Want less pollution in your neighborhood? Wishing solar roofs and electric buses were everywhere you looked? There are some very concrete things you can do to help speed up climate progress and help your state or town transition to clean energy sources — beyond just voting (very important!) or “electrifying” your life through home upgrades (also very important!).
As we speak, there are federal dollars available to states and localities — money sitting on the table — which can be used to improve public health and air quality, bring new clean jobs, and other clean energy benefits.
So, what are these federal funds?
In 2021 and 2022, President Biden signed into law the Infrastructure Investment and Jobs Act (IIJA), the Inflation Reduction Act (IRA), and the CHIPS and Science Act (CHIPS). These three laws represent the largest ever climate investment in American history, to the tune of $2 trillion in new federal spending over 10 years.
The Inflation Reduction Act alone includes $370 billion toward investments in clean energy solutions to help reach our country’s carbon reduction goals. It aims to spur widespread clean tech innovation, create jobs, and make it easier for all communities to enjoy cleaner air, lower electric costs, and other benefits.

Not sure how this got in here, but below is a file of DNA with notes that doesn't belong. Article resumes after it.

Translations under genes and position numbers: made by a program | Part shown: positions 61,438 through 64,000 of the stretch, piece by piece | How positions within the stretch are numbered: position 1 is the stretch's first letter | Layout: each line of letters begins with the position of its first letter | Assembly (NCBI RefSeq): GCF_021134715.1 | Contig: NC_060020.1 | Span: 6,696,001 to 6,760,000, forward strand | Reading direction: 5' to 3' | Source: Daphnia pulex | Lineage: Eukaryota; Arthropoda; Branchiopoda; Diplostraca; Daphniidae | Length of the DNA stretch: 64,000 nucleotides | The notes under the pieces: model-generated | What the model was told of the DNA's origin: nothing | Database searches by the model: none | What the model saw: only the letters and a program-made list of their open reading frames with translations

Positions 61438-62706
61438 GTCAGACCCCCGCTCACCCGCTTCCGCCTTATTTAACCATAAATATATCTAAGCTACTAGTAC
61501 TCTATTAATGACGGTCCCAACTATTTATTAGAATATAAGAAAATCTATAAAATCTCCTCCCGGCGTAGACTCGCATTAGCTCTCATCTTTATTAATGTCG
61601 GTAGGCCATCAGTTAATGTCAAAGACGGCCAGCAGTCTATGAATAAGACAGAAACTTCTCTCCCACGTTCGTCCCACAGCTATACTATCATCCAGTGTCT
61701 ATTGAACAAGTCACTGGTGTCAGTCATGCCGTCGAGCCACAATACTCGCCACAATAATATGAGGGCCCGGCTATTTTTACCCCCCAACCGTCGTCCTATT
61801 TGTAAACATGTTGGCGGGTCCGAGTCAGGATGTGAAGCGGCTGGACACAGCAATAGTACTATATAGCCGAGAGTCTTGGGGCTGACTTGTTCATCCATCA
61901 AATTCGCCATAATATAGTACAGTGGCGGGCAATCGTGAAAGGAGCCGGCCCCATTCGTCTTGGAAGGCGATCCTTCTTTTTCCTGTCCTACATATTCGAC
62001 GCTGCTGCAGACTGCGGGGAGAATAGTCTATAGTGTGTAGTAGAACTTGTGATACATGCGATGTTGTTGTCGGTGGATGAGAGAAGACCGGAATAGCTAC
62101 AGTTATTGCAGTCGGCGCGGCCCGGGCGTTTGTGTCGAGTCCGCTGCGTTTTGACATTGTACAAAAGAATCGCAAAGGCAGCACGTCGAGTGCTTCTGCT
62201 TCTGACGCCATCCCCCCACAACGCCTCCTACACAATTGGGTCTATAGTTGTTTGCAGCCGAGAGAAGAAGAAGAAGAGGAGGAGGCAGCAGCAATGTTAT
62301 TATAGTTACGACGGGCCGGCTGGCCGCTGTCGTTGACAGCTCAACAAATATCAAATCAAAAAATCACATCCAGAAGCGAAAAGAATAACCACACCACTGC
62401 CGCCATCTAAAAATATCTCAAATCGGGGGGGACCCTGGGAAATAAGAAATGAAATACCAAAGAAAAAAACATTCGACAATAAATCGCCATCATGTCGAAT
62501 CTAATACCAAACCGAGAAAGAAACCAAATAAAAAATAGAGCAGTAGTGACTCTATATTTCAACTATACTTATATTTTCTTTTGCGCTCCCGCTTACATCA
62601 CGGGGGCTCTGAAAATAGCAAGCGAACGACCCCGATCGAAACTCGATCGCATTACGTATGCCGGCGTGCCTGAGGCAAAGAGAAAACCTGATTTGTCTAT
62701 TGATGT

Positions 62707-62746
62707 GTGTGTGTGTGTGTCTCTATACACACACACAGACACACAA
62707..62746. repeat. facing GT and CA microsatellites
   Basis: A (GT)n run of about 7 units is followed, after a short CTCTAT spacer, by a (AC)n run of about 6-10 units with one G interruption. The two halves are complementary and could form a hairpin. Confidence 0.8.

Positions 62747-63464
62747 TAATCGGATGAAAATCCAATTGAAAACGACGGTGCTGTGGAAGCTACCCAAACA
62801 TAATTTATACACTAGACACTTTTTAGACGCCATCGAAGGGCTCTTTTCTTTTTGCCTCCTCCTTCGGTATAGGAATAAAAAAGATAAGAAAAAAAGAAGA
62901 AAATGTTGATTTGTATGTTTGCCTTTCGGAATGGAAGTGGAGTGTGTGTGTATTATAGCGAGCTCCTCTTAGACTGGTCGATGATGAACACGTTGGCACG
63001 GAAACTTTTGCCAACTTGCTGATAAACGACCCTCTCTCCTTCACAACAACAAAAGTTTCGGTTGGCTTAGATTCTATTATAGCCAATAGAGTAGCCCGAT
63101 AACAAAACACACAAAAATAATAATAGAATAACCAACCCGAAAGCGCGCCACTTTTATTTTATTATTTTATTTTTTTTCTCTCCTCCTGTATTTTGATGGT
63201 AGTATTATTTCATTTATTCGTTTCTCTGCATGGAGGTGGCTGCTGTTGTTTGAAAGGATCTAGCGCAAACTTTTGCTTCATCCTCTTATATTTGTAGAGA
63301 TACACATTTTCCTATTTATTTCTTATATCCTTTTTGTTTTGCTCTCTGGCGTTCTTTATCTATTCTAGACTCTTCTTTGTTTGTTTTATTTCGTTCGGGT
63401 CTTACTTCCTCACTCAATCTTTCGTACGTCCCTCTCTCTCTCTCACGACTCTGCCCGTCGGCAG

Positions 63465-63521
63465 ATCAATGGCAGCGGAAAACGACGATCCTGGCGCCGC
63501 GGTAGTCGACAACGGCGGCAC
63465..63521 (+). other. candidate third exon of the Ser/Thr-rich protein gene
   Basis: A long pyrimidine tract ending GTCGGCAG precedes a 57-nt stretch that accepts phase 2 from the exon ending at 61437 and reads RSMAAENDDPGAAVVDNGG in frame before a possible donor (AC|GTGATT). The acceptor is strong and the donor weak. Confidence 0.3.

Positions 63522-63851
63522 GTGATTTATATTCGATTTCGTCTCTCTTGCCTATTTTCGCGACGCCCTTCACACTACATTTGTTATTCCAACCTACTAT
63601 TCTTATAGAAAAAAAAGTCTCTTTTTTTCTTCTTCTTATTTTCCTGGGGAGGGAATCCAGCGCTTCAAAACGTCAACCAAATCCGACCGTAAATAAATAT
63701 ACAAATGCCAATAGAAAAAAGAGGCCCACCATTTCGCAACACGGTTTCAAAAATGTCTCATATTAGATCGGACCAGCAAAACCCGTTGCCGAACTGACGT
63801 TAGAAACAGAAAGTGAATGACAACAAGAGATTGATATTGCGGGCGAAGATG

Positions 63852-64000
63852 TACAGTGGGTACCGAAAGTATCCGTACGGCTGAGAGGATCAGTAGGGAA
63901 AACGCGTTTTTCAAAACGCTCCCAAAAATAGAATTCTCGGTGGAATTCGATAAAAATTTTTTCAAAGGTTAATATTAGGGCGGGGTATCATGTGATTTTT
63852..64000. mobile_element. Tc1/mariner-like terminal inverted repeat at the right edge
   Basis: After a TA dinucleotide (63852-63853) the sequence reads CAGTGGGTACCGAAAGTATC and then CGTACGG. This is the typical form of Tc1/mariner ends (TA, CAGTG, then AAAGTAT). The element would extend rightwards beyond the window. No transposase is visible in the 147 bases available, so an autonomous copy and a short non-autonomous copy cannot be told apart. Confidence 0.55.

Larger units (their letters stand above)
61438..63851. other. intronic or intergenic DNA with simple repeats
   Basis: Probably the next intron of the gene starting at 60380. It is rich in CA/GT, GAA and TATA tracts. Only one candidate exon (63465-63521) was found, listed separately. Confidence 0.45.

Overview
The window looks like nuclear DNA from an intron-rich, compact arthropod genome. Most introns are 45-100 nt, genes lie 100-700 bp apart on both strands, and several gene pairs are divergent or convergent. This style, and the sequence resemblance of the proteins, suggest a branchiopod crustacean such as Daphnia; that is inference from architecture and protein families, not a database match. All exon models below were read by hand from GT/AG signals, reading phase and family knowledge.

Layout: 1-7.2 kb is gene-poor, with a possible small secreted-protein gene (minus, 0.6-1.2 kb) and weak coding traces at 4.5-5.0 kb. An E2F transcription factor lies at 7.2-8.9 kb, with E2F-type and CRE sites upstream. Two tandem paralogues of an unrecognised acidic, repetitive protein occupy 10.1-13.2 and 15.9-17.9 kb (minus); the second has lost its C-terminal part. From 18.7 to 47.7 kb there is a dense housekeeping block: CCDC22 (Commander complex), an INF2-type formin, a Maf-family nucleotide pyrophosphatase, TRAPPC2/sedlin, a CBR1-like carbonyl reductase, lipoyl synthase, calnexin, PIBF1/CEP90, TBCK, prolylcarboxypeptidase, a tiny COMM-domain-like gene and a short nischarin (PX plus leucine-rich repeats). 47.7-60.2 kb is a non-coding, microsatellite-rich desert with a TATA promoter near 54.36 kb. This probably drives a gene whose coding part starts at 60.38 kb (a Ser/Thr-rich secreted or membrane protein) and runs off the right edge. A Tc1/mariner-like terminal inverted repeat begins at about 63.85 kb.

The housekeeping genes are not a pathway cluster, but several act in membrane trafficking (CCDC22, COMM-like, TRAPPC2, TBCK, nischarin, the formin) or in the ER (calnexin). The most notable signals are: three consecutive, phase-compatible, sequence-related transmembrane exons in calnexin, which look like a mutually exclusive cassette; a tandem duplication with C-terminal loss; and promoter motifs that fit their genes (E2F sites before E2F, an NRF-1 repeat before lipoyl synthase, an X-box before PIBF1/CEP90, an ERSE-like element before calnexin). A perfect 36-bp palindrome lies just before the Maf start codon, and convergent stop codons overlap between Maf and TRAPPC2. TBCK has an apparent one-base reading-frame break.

Individuals and Communities Are Already Tapping These Funds
Americans are already accessing IRA funds directly by taking advantage of consumer discounts and tax credits for home upgrades, electric vehicle purchases, and other new technologies that work smoother (and are more climate friendly) than old, outdated technologies.
But the IRA also set aside funds that make it possible for states, local governments, tribes, schools, hospitals, public utilities, churches, non-profit organizations (and other tax-exempt entities) to build clean energy projects through a funding mechanism called “direct pay.”
That means, with IRA funding:
- A local school system can transition to clean, electric-powered buses;
- A city can convert its vehicles and buses to electric vehicles and build out its charging infrastructure;
- A town can weatherize its senior center so it’s less costly to heat, and use money saved on the town’s energy bills to help seniors behind on utility bills;
- A local housing authority can repair public housing to make it safer, more livable, and more energy efficient; and
Already, schools and tribes are taking advantage of the federal funds to:
- Electrify their school bus fleets: Montgomery County Public Schools in Maryland has the largest school bus electrification project in the U.S. (86 buses currently and expecting 240 more in the 2024-2025 school year). Los Angeles Unified School District in California purchased 180 electric school buses last year, removing up to 780,000 tons of carbon dioxide annually and saving the district $2 million per year.